Figures

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Exercise Enhances Genes

New spot image and rough sketches for a piece about how exercise enhances genes. The evidence includes a customised bike that exercises one leg at a time - hence the solution for the illustration. Although too abstract for the client's requirements I favour the direction of the top sketch and may work it up into a separate piece.

 

Exercise Enhances Genes

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The Pregnancy Brain 2

Two images for Scientific American Mind magazine for a feature on pregnancy and the physical effects on the brain. The first is about fatherhood and how men go through changes too when a partner is pregnant. The second depicts the depression that can affect mothers leaving them feeling isolated and unable to 'escape' the baby.

 

Pregnancy and The Brain

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Communications of the ACM: Language Translation

This is a full page illustration for Communications of the ACM magazine about two fields of computing science, Artificial Intelligence (AI) and Human Computer Interaction (HCI), and how they overlap in the design of a system for machine language translation.

 

Language Translation


Although it was quite a technical piece, the core theme was actually quite simple - two things working together on language translation. I started thinking harnessed horses, rowers, dancers etc. but once I hit on a tandem bike I knew that could work.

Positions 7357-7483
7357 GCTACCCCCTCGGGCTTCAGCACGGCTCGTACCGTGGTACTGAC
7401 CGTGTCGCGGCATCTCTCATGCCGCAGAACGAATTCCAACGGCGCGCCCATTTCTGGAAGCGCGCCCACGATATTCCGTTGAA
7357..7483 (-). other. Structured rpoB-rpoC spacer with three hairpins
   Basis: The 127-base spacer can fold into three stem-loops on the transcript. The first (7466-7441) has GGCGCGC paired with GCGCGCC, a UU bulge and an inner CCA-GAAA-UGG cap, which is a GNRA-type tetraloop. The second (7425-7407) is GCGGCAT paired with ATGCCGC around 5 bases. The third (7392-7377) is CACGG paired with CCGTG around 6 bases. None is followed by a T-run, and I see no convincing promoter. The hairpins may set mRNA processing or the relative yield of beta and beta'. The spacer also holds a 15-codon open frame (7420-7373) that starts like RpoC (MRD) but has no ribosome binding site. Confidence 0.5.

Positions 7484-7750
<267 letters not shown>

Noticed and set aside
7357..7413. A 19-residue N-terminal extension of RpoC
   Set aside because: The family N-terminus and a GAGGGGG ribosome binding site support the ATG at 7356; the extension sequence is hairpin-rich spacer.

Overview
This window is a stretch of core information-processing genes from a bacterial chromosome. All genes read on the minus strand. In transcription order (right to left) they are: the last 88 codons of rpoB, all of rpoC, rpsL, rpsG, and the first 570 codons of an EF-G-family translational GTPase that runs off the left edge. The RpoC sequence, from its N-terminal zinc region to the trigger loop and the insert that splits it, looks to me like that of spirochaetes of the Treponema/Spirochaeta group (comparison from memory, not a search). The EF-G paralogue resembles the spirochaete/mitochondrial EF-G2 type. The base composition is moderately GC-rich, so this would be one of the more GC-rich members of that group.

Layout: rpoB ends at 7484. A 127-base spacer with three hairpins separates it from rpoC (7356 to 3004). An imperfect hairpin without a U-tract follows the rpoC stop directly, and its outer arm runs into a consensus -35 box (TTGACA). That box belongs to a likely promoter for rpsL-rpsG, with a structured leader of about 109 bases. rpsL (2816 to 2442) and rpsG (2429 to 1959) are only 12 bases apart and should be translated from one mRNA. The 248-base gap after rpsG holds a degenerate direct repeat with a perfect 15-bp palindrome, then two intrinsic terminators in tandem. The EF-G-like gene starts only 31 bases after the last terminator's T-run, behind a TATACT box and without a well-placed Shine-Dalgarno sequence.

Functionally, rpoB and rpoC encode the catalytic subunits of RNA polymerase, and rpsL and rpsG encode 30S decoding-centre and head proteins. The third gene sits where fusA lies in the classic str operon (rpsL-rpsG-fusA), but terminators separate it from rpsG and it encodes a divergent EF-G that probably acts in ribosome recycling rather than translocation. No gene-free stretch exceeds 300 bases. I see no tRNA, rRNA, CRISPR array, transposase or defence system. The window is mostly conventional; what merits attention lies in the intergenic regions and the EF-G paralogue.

The sketches below show the conceptual process. Once you have something to draw you're up and running! Starting with the idea of the tandem wheels reading as eyes on a face with a digital brain and mouth emitting a stream of words and letter forms. Didn't like the brain so removed it and added figures. Didn't like the mouth so got rid of that. So it was then a question of finding a nice way to unify the tandem and letter streams.

 

Language Translation


As the wheels were moving it seemed they should be generating the language so I tried a few ways to show that. Once I had them working in a shape I liked I added a little brain above one figure to identify it as AI and cogs above the other to identify it as HCI.

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Discover: The Woman with Knives in her Neck

This illustration was created for Discover magazine and was to accompany an article about how the medical use of marijuana might help people manage physical conditions, rather than psychological ones. I was given a free hand with the interpretation of the image with the stipulation that a marijuana leaf should be included as it would provide a quick visual 'read' for the piece.


Life In Balance: Leaving Neverland


I was aiming to create strong representational image that would compliment the title of the article and knew that I wanted a figurative pose that would be arching in some way as a reaction to the pain. The first sketch, left, was well received but because I'd got so caught up in the figure drawing I'd overlooked the fact that I had not highlighted the neck area. I revised it by bringing the head right forward while keeping the figure position the same. The pain referred to is essentially nerve pain so I was able to include the nervous system while relating it colour-wise to the healing powers of the green leaf.


Discover: The Woman with Knives in her Neck sketches